Comics and Health

 

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With two participatory comics workshops in our  list of artboxes, the Dharavi Biennale was selected to participate in a niche conference conducted by Graphic Medicine and The Johns Hopkins University School of Medicine Department of Art as Applied to Medicine.  The conference, “Comics & Medicine: From Private Lives to Public Health”, involved a mix of artists, healthcare professionals, academics and comics enthusiasts. Worlds you might have thought would never meet – comics and healthcare – interacted, presented works, and exchanged ideas and cultures.

To recap on our work, Dharavi residents made comics on health issues (such as injuries and nutrition) under the guidance of Chaitanya Modak, a comics artist based out of Mumbai. For many of them, comics were  a new medium that few had heard of and even fewer had read. In the course of the workshops they were mentored to create poster-comics with a standard panel format telling stories about health. The posters were then put up in Dharavi and the participants interacted with locals and shared their stories with them. For Dharavi viewers, who had little comics literacy, this was a new format of storytelling and could engage even those who lacked education. This was for Dharavi, by Dharavi. 

Since many of the comics were personal experiences transformed into monochrome comics for public engagement, our work fit perfectly with the theme of the conference. We called our presentation “Comics Epidemic” with good reason. Dharavi often makes people think of disease and dirt, but we believe that comics, and the Biennale, might help shake up the stereotype.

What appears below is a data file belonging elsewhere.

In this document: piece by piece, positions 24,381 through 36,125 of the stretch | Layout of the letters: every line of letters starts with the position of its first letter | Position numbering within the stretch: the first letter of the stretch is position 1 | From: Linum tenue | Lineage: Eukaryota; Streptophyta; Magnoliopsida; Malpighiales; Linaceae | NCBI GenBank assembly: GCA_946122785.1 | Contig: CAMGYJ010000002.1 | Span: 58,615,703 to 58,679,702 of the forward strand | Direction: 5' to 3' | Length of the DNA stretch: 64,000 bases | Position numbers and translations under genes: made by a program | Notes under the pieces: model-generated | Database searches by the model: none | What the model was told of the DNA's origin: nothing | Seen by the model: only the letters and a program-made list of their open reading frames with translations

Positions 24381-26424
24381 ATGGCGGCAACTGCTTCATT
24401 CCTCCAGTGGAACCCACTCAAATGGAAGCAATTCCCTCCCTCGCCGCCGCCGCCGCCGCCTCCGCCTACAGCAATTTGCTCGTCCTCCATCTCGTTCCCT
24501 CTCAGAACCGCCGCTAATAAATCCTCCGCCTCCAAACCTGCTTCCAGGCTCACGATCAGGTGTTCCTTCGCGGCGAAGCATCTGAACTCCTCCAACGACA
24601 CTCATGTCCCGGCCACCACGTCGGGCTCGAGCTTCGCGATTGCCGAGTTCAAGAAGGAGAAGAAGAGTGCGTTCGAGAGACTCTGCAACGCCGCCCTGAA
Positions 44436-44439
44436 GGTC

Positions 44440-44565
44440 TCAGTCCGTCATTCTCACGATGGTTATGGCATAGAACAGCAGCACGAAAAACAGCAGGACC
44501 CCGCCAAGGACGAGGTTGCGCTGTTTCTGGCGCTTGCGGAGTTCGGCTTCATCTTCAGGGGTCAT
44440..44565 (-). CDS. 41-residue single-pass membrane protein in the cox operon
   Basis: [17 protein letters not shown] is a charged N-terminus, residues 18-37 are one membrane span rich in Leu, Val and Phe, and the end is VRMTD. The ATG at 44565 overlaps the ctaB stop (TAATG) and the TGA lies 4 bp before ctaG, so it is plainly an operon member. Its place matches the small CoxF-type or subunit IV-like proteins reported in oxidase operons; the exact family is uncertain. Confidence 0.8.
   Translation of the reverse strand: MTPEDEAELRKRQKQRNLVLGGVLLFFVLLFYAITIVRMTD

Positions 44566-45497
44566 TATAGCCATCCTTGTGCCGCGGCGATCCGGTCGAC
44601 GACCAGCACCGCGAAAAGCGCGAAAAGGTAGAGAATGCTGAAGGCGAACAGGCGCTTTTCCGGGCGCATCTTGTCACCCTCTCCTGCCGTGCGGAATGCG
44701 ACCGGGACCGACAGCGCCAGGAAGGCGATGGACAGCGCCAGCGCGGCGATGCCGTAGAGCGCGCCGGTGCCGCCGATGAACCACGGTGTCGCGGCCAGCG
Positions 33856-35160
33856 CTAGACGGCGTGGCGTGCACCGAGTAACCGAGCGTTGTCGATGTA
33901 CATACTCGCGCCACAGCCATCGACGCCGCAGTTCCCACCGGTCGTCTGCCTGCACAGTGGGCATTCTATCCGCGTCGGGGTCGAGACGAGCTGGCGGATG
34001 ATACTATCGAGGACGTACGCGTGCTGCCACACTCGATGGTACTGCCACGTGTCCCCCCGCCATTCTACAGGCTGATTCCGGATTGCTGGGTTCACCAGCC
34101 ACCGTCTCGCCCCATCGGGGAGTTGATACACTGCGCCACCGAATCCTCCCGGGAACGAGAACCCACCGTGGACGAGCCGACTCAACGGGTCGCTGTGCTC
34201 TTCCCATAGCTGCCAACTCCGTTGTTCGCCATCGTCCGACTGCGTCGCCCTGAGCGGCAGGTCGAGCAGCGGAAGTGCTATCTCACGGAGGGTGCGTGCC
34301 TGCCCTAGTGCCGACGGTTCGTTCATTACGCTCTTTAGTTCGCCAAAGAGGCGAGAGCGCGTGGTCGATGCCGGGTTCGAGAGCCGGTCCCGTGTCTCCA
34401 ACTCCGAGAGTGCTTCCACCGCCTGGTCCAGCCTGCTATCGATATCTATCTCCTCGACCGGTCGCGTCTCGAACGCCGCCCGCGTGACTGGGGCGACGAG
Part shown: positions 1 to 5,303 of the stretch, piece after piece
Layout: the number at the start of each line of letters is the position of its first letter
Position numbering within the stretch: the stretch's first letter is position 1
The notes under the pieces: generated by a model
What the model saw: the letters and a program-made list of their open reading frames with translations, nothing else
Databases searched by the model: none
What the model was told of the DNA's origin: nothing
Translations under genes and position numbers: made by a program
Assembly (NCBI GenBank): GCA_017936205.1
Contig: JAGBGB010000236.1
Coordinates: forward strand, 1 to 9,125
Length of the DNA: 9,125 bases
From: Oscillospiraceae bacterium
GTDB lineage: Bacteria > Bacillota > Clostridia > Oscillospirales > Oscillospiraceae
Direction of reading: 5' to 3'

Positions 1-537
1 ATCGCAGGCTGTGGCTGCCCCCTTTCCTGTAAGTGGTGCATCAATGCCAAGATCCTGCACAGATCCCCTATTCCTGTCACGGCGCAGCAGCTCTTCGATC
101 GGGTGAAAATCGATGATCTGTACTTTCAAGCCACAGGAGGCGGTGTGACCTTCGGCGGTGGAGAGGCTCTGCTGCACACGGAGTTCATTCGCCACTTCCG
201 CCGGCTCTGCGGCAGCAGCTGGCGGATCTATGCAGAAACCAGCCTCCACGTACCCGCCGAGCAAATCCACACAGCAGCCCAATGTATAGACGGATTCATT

Benita Fernando, the blogger, presented our work. It was an honour to be at the Comics and Medicine conference along with figures like Arthur Frank, James Strum, Ellen Forney and Carol Tilley. It was also an eye-opener to see the number of comics and graphic novels that address health issues like depression, cancer, Alzheimer’s and diabetes. The thing about a comic is that it can make even the most intimidating topics into a non-threatening subject for discussion. The serious and the sober become more approachable.

You can read more about our comics workshops here and here.

The Comics Journal covered happenings at the conference here.

Thanks to all our Dharavi participants, mentor Chaitanya Modak and Lydia Gregg, who chaired the conference’s organization committee. 

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One thought on “Comics and Health

  1. Pingback: Social Media Roudup — Graphic Medicine

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